Paris offered us one more fierce lashing yesterday, rain gushing through gutters and gargoyles before settling down into something approximating April weather (it is in fact mid-June). Romantic songs notwithstanding, one does not go to Paris for the weather certainly not this summer anyway. Since our last few days were more or less on our own (barring a wonderful morning service at the American Cathedral – a beautiful welcoming place thanks to Dean Laird and her terrific staff and superb choir), I had time to follow my own quirky passions.
This began (the day before) with my usual Paris pilgrimage to the Cluny Museum – the best collection of medieval artifacts in Paris. Among the things I love about the Cluny (so called because it was the Paris home of the Commendatory Abbots of Cluny – who would in my opinion have been better employed tending to matters back at their Abbey in Burgundy) is that it was built to be lived in and so the exhibits seem to belong in a way they often do not in regular museums. Back in the mists of time, before Christ, there were Roman baths in this place, and very impressive ones too which one can still see. Over the centuries the building has undergone many changes. Today, standing close to the Sorbonne, it remains a superb example of blended Gothic and Renaissance domestic architecture.
Most visitors to the Cluny come to see the magnificent 15th century tapestries called the Lady and the Unicorn. There are 6 of them, each featuring a different lady all exquisitely attired in the richly adorned fashions of the day and flanked by a unicorn and a rather dog-like “lion” (clearly the artist had never seen a real lion). Five of them celebrate the 5 senses – sight, sound, touch, taste and smell – and so all these ladies are beautiful muses for those of us who love to write. The 6th tapestry, however, shows the Lady divesting herself of her jewels (or is she putting them on?) and is called mysteriously “À Mon Seul Désir”: What is the lady’s one desire? If she is putting the final touches to her attire by donning her jewels, then perhaps her one desire is to seduce the unicorn through the delicate application of each sense. But if she is taking off her jewels, then surely her one desire is to seek a different deeper path not dependent on the physical senses. We don’t know. But if you are interested in the story of this unique tapestry that goes beyond Google and Wikipedia, read Tracy Chevalier’s excellent novel The Lady and the Unicorn which brings the tale magically to life.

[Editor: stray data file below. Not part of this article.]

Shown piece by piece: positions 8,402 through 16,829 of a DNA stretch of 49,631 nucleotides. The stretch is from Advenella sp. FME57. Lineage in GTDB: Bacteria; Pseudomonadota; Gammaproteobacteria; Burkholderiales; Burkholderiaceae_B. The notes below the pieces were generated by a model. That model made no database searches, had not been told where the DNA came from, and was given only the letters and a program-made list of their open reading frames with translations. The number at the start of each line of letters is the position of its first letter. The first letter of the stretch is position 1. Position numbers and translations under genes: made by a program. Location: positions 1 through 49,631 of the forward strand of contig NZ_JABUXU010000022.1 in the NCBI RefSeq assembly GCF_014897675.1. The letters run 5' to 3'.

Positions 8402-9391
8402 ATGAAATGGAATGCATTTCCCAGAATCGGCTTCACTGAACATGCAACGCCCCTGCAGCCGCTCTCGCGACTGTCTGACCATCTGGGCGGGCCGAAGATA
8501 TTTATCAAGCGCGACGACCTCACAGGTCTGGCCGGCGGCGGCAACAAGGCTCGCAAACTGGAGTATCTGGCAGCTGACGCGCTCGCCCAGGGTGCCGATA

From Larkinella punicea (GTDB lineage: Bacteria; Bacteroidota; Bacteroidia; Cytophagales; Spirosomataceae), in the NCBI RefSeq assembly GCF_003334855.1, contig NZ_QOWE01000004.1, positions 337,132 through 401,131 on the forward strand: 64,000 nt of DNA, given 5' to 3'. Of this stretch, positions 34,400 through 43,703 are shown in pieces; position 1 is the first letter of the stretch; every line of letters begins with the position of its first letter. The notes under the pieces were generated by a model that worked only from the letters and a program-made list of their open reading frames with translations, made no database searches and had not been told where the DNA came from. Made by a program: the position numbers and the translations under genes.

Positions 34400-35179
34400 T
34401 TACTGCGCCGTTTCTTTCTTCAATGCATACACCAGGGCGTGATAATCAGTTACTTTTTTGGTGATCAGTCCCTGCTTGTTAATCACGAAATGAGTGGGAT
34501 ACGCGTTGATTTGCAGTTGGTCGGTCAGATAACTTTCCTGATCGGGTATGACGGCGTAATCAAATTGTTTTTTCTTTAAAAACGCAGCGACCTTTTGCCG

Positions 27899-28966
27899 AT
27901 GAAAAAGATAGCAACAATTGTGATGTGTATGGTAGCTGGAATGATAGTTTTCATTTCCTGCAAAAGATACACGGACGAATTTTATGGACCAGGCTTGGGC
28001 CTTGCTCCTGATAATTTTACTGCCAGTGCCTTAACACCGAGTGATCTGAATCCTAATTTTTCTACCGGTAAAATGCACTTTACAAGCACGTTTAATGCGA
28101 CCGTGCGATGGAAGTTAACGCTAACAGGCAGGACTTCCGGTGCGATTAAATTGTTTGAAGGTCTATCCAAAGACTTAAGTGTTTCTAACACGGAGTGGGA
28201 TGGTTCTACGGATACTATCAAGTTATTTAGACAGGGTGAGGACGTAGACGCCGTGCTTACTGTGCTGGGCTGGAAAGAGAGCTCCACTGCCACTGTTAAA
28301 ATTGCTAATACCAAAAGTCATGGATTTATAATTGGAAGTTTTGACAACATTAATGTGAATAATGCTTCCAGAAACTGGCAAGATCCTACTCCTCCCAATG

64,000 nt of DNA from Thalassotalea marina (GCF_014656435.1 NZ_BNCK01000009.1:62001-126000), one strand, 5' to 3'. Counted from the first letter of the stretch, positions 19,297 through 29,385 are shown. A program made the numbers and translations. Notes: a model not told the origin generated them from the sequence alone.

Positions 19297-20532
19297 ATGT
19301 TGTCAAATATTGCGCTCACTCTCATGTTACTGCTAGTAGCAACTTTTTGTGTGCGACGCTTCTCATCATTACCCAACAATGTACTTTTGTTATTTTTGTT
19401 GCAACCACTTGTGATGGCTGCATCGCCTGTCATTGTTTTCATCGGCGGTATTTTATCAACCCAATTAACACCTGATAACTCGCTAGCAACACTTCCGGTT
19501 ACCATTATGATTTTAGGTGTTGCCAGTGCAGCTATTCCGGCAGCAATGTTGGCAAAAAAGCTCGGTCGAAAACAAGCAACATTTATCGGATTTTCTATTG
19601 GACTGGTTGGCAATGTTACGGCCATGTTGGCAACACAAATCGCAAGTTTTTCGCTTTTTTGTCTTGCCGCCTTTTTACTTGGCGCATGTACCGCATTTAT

My personal pilgrimage to Cluny however is focused on a much less dramatic exhibit. I love to look at the old reliquaries and even more the little case of pilgrims’ souvenirs – most of them dredged up from the Seine at one time or another. These tiny badges or trinkets medieval pilgrims picked up to prove that they had stayed the course and reached their destination were the beginning of the whole souvenir business which of course is still thriving today. However to my disappointment the one I was looking for was again not on display. It is a small replica of the Shroud of Turin before it became “of Turin”. The legendary Shroud, allegedly the burial shroud of Jesus and the subject of my trilogy, first appeared in France in the mid 1350s and was displayed in a humble chapel in the tiny village of Lirey in the county of Champagne – the seat of the De Charny family. Although the head of the family Geoffrey de Charny held the supreme honor of bearing the Royal standard – the sacred Oriflamme – when the king rode into battle, the de Charnys were not from the top flight of French nobility and the mystery remains as to how the Shroud came into their possession (you will have to wait for the book to find out!).
An early pilgrimage souvenir of the Shroud of Turin, 14th century
Finally a trek to a little publicized exhibit of medieval fashion at the Tour de Jean Sans Peur (John the Fearless, Duke of Burgundy) – one of the oldest buildings in Paris. The Burgundian dukes tended to have somewhat descriptive sobriquets – Bold, Brave, Good (even if they weren’t anything of the sort) but they were undoubtedly rich and this tower is all that remains of their no doubt sumptuous Paris “Hotel.” The exhibit was a fascinating walk up and down the twisting spiral staircase through the fashions of three centuries. A new discovery for me was that black velvet was the most costly material of all because of the difficulty of the dyeing process. Hence it was only worn by the wealthiest and most important of nobles – apparently it was all Philippe the Good ever wore!
Based on a portrait of Philippe the Good 1430